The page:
Experts Warn NC bill Could Harm LGBTQ Youth Mental Health

North Carolina state Sen. Amy Galey,
North Carolina state Sen. Amy Galey, an Alamance County Republican, speaks to reporters at a news conference in the Legislative Building in Raleigh, N.C., on Wednesday, Feb. 1, 2023. Galey said she was baffled that her Parents’ Bill of Rights, which seeks to bar instruction about sexuality and gender identity in K-4 classrooms, is seen as divisive. (AP Photo/Hannah Schoenbaum)

By HANNAH SCHOENBAUM Associated Press/Report for America

RALEIGH, N.C. (AP) — Critics of a North Carolina bill that advanced Thursday in the state Senate say it could jeopardize the mental health and physical safety of LGBTQ students who could be outed to their parents without consent.

Promoted by the sponsors as a means of granting parents greater control over their children’s education and health care, the bill would require schools to alert parents, in most circumstances, prior to a change in the name or pronouns used for their child. It would also prohibit instruction about gender identity and sexuality in K-4 public school classrooms, with an exception for “student-initiated questions.”

Several mental health experts, parents and teachers told the Senate health care committee that the bill would force teachers to violate the trust of their students and could create life-threatening situations for children without affirming home environments.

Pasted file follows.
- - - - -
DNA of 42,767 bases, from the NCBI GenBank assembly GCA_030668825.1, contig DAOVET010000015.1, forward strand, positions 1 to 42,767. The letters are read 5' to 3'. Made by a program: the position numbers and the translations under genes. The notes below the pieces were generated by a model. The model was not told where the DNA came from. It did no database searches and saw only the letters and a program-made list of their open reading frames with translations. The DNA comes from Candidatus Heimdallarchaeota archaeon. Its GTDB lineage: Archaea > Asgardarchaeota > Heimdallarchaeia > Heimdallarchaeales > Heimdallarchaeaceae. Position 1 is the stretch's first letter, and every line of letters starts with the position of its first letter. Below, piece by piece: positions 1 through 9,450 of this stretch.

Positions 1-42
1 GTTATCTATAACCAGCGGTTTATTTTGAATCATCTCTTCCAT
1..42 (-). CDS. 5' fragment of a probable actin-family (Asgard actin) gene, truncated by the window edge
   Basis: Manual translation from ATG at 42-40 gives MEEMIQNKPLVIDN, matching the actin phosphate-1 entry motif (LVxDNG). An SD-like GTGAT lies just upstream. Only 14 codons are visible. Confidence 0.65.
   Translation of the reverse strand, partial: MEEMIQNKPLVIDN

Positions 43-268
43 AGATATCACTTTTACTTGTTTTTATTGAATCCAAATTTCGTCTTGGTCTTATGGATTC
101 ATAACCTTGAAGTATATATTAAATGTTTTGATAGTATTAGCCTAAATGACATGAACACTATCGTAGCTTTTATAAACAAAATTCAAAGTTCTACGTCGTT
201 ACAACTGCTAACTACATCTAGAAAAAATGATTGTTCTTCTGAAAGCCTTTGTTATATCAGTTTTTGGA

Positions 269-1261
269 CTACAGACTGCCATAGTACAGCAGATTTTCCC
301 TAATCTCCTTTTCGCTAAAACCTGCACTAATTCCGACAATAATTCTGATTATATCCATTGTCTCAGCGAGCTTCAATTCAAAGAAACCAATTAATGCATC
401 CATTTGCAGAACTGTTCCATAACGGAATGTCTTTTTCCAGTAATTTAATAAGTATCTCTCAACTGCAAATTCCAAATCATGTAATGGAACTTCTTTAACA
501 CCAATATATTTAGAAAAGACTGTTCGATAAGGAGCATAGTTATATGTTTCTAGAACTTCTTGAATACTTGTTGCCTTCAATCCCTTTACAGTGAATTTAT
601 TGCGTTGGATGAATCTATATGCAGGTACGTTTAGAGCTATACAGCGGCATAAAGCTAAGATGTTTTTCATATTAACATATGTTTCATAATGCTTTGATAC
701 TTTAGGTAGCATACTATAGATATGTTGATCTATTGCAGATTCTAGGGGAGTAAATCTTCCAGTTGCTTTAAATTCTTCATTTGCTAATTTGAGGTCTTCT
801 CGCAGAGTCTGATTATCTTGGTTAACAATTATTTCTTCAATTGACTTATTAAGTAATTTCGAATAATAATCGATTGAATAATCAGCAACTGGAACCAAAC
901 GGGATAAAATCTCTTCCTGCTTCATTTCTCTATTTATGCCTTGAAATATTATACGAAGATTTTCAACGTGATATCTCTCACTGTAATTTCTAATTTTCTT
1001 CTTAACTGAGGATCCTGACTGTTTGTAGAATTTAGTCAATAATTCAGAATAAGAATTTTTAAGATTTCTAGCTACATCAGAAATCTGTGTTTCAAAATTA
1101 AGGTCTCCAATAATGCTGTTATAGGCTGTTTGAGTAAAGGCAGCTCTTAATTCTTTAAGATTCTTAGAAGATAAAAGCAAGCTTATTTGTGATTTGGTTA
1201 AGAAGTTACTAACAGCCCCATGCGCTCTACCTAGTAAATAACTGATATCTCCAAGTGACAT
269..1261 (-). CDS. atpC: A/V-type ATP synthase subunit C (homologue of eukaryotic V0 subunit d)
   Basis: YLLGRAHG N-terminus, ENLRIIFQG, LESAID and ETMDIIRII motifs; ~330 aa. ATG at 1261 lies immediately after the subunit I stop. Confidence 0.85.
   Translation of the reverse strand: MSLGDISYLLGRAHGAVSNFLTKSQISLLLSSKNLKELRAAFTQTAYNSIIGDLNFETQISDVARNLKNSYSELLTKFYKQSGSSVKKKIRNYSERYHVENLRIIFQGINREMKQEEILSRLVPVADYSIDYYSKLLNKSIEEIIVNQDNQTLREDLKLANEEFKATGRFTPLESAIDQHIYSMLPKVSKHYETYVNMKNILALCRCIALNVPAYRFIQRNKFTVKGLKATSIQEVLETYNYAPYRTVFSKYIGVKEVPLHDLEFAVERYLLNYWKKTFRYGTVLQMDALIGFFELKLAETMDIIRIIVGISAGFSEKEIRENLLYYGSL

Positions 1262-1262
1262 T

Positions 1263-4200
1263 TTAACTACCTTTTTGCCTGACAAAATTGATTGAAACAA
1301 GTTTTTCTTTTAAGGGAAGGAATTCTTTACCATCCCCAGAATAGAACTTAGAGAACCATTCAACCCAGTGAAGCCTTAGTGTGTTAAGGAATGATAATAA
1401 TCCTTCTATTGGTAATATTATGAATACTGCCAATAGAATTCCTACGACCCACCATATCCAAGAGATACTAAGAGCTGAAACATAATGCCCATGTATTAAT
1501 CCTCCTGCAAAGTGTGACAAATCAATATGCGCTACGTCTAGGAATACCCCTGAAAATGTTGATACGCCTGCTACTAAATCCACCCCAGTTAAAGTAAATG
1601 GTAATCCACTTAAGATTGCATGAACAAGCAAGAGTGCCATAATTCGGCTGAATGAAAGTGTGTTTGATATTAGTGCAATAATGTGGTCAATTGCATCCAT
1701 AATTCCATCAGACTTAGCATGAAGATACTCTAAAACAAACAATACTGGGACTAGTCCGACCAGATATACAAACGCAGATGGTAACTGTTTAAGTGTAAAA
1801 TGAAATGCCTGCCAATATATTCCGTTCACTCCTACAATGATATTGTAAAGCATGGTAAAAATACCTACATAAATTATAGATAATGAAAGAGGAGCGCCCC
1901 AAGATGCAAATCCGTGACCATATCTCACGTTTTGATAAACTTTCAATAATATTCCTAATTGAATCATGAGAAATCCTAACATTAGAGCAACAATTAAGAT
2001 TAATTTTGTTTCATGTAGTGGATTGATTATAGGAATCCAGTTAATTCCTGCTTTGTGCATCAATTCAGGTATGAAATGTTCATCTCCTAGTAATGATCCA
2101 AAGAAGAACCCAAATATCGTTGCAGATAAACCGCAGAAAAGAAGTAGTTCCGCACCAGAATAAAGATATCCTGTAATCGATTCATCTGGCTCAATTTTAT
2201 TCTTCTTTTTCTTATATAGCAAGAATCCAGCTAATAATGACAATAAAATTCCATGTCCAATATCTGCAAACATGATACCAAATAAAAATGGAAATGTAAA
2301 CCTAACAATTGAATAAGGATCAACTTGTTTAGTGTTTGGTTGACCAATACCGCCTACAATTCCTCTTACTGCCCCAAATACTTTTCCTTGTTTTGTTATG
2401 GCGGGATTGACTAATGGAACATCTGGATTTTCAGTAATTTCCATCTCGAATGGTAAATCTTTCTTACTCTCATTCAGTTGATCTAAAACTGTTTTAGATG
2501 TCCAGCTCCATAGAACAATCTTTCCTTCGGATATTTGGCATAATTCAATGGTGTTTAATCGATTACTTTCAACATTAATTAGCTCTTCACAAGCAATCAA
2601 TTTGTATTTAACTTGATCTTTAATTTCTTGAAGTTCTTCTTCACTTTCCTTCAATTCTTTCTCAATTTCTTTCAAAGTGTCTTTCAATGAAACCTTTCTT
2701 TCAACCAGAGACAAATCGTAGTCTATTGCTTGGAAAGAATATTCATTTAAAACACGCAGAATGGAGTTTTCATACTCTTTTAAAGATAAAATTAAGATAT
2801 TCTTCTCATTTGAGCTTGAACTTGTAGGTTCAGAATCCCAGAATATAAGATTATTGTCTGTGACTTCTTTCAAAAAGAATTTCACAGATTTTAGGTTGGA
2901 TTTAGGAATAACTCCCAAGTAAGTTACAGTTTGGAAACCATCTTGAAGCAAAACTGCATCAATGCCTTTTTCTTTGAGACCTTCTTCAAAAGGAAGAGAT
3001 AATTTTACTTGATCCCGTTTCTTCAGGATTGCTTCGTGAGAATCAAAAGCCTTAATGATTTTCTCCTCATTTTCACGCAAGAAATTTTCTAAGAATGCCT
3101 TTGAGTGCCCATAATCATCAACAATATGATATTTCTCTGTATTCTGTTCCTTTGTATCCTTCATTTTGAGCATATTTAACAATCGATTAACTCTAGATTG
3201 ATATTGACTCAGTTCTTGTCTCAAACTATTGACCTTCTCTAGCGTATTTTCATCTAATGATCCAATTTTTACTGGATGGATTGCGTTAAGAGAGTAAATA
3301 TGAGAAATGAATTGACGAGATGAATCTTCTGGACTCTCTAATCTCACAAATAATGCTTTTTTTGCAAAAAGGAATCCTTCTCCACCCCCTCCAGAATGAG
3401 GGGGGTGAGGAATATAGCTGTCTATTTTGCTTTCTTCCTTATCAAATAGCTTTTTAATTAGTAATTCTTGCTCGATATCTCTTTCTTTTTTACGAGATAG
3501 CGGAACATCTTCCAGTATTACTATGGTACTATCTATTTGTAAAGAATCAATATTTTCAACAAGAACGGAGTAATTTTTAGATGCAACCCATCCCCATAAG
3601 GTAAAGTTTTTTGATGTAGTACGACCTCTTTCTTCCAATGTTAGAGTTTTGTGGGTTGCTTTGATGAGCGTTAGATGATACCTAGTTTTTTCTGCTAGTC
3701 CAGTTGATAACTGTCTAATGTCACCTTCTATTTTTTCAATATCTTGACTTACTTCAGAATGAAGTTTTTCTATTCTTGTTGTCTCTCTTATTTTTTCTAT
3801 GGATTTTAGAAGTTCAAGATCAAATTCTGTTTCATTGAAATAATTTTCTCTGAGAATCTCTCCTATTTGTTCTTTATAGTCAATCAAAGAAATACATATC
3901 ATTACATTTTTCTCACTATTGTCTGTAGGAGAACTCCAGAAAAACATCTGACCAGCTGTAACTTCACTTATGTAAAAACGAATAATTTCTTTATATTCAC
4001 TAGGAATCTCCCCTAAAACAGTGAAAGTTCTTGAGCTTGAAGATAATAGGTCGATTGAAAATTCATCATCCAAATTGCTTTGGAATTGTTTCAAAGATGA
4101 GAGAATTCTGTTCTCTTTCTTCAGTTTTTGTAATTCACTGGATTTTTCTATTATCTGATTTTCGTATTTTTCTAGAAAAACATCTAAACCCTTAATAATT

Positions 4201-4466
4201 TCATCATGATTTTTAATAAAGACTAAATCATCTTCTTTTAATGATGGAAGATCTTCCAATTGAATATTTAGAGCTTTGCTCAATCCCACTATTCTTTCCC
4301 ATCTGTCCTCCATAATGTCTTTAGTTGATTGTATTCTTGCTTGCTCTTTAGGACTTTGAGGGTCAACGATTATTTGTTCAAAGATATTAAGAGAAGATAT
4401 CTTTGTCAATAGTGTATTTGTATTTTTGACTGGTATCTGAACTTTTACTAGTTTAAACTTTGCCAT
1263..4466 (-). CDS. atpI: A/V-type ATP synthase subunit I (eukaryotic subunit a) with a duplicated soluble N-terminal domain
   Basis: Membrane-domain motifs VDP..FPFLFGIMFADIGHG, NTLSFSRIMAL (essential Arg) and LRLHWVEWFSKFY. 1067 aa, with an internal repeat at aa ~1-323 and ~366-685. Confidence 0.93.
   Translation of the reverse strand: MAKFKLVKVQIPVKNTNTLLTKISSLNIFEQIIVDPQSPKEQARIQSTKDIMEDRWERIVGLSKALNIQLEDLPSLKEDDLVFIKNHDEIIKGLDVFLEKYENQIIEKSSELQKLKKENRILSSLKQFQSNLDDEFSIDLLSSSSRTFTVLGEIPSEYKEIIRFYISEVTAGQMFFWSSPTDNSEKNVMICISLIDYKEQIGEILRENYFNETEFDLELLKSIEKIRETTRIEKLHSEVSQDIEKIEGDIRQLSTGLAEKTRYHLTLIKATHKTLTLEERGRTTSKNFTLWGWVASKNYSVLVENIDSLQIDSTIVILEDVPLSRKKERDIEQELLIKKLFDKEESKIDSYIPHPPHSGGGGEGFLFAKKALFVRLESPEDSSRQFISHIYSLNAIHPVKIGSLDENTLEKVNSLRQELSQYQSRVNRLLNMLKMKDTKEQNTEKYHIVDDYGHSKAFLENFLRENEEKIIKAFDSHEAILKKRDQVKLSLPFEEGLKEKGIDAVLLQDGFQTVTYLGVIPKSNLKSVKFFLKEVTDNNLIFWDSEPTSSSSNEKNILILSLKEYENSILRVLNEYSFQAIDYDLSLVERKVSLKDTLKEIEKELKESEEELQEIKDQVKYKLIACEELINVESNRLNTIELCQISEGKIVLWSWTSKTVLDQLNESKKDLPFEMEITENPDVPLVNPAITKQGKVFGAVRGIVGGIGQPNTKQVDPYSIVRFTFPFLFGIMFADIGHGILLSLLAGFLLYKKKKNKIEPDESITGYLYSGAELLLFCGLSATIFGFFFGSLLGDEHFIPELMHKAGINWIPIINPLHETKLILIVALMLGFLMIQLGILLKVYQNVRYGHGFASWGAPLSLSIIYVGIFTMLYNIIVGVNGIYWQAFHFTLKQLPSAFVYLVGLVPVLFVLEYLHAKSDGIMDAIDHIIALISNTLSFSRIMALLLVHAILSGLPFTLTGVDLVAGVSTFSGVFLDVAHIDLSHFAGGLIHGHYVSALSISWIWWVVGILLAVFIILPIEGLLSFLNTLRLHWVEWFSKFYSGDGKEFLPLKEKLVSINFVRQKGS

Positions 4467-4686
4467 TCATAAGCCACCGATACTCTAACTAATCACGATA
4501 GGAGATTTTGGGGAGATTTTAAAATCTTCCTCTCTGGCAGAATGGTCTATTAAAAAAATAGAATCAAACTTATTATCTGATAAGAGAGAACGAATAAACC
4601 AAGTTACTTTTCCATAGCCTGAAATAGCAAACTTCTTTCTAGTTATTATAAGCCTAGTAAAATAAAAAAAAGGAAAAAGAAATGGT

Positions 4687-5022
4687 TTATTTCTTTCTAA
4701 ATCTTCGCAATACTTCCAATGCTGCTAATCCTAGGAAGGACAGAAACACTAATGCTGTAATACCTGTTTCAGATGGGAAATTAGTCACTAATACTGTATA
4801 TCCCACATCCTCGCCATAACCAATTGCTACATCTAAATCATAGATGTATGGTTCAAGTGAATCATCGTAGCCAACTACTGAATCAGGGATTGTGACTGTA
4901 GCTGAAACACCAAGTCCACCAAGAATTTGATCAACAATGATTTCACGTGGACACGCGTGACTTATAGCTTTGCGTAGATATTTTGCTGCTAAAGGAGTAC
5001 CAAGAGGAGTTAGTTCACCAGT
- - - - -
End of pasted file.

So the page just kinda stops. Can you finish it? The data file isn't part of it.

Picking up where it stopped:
“My professional opinion as a licensed clinical psychologist is that this bill will make our children less safe,” said Dr. Sarah Wilson, an assistant professor at the Duke University School of Medicine. She said schools would no longer be safe places for children to explore their identities.

The proposal advanced through the committee Thursday and now heads to the Senate rules committee. It’s one of 35 bills introduced across 14 states that seeks to limit instruction about LGBTQ topics or alert parents of changes in how their child identifies.

Chelsea Johnson, a North Carolina therapist who works with transgender and gender-nonconforming youths, ages 9-18, said students and teachers could feel like they have to censor themselves when talking about their families or identities, which could cause confusion, shame and psychological distress.

“Suppression doesn’t keep individuals from discovering who they are, but it does increase the likelihood for lifelong mental health challenges, such as depression, anxiety, post-traumatic stress disorder and suicidality,” Johnson said, noting that she has seen more than 40 cases of this in her career.

One of the main reasons students confide in a school professional, she said, is because they feel physically, mentally or emotionally unsafe or at risk of harm for coming out at home.

Bill sponsor Sen. Amy Galey, an Alamance County Republican, refuted claims that it would stop students with LGBTQ parents from talking about their families and said certain safeguards are included to prevent harm.

The proposal includes an exception to sharing school records with parents if there’s reason to believe the disclosure would cause the child to be abused or neglected.


Hannah Schoenbaum is a corps member for the Associated Press/Report for America Statehouse News Initiative. Report for America is a nonprofit national service program that places journalists in local newsrooms to report on undercovered issues.

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AP, Children's Mental Health, LGBTQ+, LGBTQ+ Rights, News
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